The film makers assume their audience already knows who Percy Fawcett is, but he is a relatively obscure historical figure, especially to American audiences. It’s crucial to quickly establish the identity of the main character and why he is important. Otherwise, you lose the audience’s attention.
Thirteen minutes into the film, a plot finally appears. We learn Fawcett’s father was a gambling drunkard, and he is told that if he completes his mission to map the Bolivian border it will redeem his family name.
Mother! (2017), staring Jennifer Lawrence as the titular character and Javier Bardem as her husband, Him, is writer/director Darren Aronofsky’s nihilistic allegory for Biblical creation and the rape of nature. Though marketed as a psychological thriller, Aronofsky told Vanity Fair after the Toronto International Film Festival the film is “about how it must feel to be Mother Nature.” It was partially inspired by Shel Silverstein’s picture book The Giving Tree. No, really.
The story itself isn’t very interesting. A writer lives with his much younger wife in an old octagonal farm house on the prairie. Uninvited house guests interrupt their solitude. Their transgressions worsen, climaxing in a murder that leaves a permanent, bloody scar in the floor. Things settle down again after Mother becomes pregnant, but then crescendo into an orgy of violence and depravity as the writer’s fans take over the house and begin worshiping him.
It’s difficult to say for what audience Mother! was intended. People who enjoy long, boring interludes punctuated by moments of extreme violence? It’s not for the squeamish or easily triggered, but it’s not a work of genius either. For my part, it was painful to see talented actors and actresses, including Ed Harris and Michelle Pfeiffer, wasted on this pretentious monstrosity.
Throughout the film, and especially in the final act, Mother is marginalized, tormented, brutalized, and violated. At one point, her clothes are torn open and she is repeatedly punched in the face. Finally, her heart is torn from her burnt chest. I think it’s a little bizarre that A-list actress Jennifer Lawrence, who prides herself on playing strong female leads and on being a role model for young women, would agree to star in her boyfriend’s deranged snuff film.
Seven pre-teen outcasts overcome their fears to confront a shape-shifting creature that takes the form of Pennywise the Dancing Clown and awakens every 27 years to feed on children in It (2017), the latest film adaptation of Stephen King’s 1986 novel of the same name.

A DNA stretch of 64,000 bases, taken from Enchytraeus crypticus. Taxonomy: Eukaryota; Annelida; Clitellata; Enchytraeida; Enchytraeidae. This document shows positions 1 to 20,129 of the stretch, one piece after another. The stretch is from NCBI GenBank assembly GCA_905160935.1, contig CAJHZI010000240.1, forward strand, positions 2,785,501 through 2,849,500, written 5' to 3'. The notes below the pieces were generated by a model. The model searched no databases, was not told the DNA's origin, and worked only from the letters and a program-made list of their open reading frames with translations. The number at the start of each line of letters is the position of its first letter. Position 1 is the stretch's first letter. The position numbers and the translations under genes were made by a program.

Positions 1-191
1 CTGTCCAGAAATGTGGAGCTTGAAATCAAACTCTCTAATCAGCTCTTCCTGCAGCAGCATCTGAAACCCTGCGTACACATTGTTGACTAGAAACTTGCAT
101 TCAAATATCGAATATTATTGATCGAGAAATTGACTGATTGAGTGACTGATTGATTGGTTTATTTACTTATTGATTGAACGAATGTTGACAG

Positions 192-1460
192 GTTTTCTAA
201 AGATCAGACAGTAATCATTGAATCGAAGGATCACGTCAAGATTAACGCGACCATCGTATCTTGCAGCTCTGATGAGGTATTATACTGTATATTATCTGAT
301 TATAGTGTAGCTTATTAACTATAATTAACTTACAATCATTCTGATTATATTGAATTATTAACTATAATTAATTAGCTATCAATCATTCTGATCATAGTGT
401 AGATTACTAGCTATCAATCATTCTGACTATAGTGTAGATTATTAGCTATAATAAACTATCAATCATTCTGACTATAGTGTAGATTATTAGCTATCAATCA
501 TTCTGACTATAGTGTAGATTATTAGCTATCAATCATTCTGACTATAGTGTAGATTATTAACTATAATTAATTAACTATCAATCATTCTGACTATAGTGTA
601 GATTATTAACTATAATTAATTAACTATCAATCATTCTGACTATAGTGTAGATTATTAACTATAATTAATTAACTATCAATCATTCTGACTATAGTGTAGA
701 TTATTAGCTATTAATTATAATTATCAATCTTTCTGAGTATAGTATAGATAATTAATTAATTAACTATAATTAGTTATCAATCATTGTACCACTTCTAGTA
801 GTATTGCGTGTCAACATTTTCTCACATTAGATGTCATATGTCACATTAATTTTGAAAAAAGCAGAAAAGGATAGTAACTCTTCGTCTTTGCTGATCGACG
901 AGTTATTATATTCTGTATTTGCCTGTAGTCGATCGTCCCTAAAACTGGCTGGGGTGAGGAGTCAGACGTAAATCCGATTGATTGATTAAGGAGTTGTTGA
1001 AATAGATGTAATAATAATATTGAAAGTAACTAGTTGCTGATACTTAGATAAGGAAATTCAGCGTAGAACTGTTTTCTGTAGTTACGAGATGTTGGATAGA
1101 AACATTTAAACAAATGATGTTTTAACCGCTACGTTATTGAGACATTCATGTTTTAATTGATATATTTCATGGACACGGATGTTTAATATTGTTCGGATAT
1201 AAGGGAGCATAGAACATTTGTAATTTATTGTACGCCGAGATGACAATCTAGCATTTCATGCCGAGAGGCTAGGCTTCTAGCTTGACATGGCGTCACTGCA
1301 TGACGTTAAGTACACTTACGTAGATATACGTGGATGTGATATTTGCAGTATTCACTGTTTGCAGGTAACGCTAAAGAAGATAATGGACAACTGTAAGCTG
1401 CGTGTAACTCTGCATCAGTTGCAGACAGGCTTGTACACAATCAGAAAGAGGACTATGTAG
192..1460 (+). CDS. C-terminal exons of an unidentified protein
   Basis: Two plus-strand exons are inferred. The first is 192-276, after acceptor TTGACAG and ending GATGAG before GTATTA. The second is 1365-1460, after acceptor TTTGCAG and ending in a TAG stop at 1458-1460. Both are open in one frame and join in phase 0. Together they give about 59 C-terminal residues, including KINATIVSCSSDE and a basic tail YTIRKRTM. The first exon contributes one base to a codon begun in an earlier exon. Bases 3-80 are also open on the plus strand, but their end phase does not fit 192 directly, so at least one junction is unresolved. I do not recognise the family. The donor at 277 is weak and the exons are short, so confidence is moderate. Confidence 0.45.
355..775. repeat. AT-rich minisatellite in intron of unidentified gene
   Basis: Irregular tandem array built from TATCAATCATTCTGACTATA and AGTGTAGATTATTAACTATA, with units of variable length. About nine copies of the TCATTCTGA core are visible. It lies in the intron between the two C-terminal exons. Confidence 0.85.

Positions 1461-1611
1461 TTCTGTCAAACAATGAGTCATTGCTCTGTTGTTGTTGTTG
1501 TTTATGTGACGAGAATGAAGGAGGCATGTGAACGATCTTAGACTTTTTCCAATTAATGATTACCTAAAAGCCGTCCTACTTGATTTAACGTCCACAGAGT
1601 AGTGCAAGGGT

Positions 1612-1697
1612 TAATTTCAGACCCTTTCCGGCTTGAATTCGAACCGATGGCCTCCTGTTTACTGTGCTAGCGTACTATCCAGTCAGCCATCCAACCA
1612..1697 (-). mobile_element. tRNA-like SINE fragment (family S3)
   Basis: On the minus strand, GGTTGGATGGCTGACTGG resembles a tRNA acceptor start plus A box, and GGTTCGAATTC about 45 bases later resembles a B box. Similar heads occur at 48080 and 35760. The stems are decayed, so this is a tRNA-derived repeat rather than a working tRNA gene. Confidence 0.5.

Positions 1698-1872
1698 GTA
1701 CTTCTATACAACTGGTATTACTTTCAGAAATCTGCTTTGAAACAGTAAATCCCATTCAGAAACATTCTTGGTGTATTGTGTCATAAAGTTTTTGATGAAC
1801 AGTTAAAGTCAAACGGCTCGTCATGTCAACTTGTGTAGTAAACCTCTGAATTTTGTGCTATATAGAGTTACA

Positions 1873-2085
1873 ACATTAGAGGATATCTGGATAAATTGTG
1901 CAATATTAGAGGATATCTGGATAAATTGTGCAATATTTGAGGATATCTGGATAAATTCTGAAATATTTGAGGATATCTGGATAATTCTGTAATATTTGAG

Written by Chase Palmer and Cary Fukunaga and directed by Andy Muschietti, It was filmed on a budget of $35 million and grossed over $117 million in its opening weekend. It revives classic American horror by delivering more than just jump scares. It was genuinely scary, but also at times heartfelt, funny, and sincere.
It‘s success is even more surprising given its director’s lack of experience. Andy Muschietti, an Argentine screenwriter, has only directed one other full-length feature. To entrust the long-anticipated reboot of one of Stephen King’s most iconic horror tales to an inexperienced director is, well, incredible. That he actually pulled off making It into a blockbuster will ensure a long career. It‘s opening box office earnings completely eclipse The Sixth Sense‘s and that film made director M. Night Shyamalan a household name.
I’m not a Stephen King fan and I don’t get the fascination with clowns. I never read the novel or saw the 1990 TV mini series staring Tim Curry, so I came to the theater without any preconceptions aside from bits and pieces of things I’ve heard about It over the years. Like most Stephen King novels, the horror element is a vehicle for exploring other issues, issues related to family, coming of age, bullying, confronting mortality, etc., all of which appear in this story.
A U.S. Fish and Wildlife Service tracker and an FBI agent team up to solve a double homicide on the Wind River Indian Reservation in Wyoming in Wind River (2017). On a mission to hunt down mountain lions killing local cattle, U.S. Fish and Wildlife Service agent Cory Lambert (Jeremy Renner) discovers the body of 18-year-old Natalie Hanson (Kelsey Asbille). The FBI sends Jane Banner (Elizabeth Olsen), a Nevada field agent, to determine whether a crime has been committed. They later find another body, deepening the mystery.
Wind River is writer-director Taylor Sheridan’s latest offering. Sheridan is known for writing Hell or High Water (2016) and Sicario (2015) and acting in a number of TV dramas. Wind River takes place in Wyoming in early spring and has a very Western feel, despite its snow-swept mountains. Stunning cinematography was not enough to make up for extremely slow pacing and lack of compelling story.
Some critics argue it is genre defying and highly original; I say it suffers from an identity crisis. Wind River is labeled a “murder mystery thriller film,” but isn’t either of those things. There’s no mystery because a flashback explains exactly what happened halfway through and the authorities never actually solve the crime or bring anyone to justice. It’s not a thriller because there’s no sense of suspense or urgency. Unlike a typical crime thriller, there’s no sense that one crime must be solved to prevent another from occurring.